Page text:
Happy 10th Anniversary!
On February 12, 2004, then-Mayor (now Lieutenant Governor) Gavin Newsom decided to issue marriage licenses to same-sex couples, calling it a "fundamental right." According to The Associated Press, 4,000 couples were married over the following month before the California Supreme Court stepped in and voided the marriages.
It took another nine years before gay marriage would be legal in California, but those 4,000 marriages were an important step towards the present day, when it seems every week, another state is joining the marriage equality movement.
Legacy Lives On
While California may have finally gotten there, nine years later, the battle for same-sex marriage continues across the nation. We've lost count of how many state recognize same-sex marriages at this point (it might be at 17), and how many recognize other states' marriages, but here are some of the more recent updates:
- Nevada's officials dropped out of the battle earlier this week, leaving the voter-approved initiative's sponsors as the only remaining party defending it. We're not sure how that fits with California's Hollingsworth v. Perry.
- A federal judge in Texas heard arguments about that state's law today, with the state's lawyer calling same-sex marriage "a more recent innovation than Facebook." Judge Orlando Garcia, who stopped short of issuing a ruling from the bench, noted that segregation and bans on interracial marriage were part of American tradition until after the Civil War (thanks to judges).
- Utah and Oklahoma's bans are headed for an expedited appeal to the Tenth Circuit. Arguments are expected in April.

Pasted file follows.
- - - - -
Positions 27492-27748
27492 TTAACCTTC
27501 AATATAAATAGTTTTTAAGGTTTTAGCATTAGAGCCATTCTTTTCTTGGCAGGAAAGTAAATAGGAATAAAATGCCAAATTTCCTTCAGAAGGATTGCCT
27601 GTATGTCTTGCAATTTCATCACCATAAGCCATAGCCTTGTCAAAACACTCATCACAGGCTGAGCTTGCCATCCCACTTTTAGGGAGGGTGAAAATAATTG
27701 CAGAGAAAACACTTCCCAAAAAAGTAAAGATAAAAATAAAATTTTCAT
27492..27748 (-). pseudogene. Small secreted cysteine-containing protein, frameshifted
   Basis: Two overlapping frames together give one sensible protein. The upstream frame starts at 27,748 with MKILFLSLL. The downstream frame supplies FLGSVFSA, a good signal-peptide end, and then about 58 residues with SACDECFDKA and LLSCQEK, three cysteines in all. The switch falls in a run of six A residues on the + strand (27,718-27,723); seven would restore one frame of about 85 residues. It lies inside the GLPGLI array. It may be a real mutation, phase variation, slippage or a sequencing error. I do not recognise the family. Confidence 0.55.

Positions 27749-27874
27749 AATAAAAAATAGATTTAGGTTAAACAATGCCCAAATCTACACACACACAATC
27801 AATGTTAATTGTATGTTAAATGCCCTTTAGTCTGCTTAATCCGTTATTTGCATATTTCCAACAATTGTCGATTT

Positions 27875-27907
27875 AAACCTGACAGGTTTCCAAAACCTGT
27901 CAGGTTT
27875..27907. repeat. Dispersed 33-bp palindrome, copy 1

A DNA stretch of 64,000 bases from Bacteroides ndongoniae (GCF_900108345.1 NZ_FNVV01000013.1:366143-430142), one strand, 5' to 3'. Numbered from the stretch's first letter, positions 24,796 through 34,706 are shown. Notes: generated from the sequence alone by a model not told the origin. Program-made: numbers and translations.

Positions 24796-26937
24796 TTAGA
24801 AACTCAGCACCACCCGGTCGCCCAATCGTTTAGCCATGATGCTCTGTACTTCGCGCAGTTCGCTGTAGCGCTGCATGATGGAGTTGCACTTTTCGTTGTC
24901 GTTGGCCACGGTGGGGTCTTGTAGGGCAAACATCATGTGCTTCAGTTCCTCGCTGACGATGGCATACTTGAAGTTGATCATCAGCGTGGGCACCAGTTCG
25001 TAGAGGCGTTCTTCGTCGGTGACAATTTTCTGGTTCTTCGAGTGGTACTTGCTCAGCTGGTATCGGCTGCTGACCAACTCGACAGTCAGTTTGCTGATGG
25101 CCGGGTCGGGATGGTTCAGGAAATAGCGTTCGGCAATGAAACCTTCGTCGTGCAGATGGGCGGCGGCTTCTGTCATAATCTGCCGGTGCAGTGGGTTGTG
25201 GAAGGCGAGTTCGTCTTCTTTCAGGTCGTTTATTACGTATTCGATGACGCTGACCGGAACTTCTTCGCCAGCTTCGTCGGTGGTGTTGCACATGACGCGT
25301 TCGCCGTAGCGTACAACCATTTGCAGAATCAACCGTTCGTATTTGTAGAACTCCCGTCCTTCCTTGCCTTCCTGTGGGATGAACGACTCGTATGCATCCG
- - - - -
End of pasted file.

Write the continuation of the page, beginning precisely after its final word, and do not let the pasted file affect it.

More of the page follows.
- In Virginia, the state's attorney general declined to defend the law, though other state officials have stepped forward.
- In West Virginia, a judge recently allowed a lawsuit to move forward challenging that state's ban.
- And today in Kentucky, a judge ruled that the state couldn't refuse to recognize same-sex marriages performed in other states, reports The Associated Press.
That's just in the last few weeks. And in each dispute, either Perry or Edith Windsor's challenge to the Defense of Marriage Act has played a large part in the discussion and resolution of the legal issues, typically those of standing and equal protection.
Honoring the 4,000
Tonight at 5 p.m., there will be a reception at San Francisco City Hall for the 4,000 couples married there a decade ago, with speeches by Lt. Gov. Newsom, San Francisco Mayor Ed Lee, and others, reports the San Francisco Chronicle.
"Ten years ago, then-Mayor Newsom and 4,000 couples took a stand against injustice and changed history," Mayor Lee said in a statement. "We honor them today, even as we recommit to the cause for marriage equality across our own country and around the world."
- SCOTUS Marriage Rulings: DOMA Is Dead, Prop. 8 Down on Standing (FindLaw's U.S. Supreme Court Blog)
- Perry and Windsor: Threads of Standing, Constitutional Quandaries (FindLaw's U.S. Supreme Court Blog)
- 9th Extends Batson to Gay Jurors Using Windsor's Vague Reasoning (FindLaw's U.S. Ninth Circuit Blog)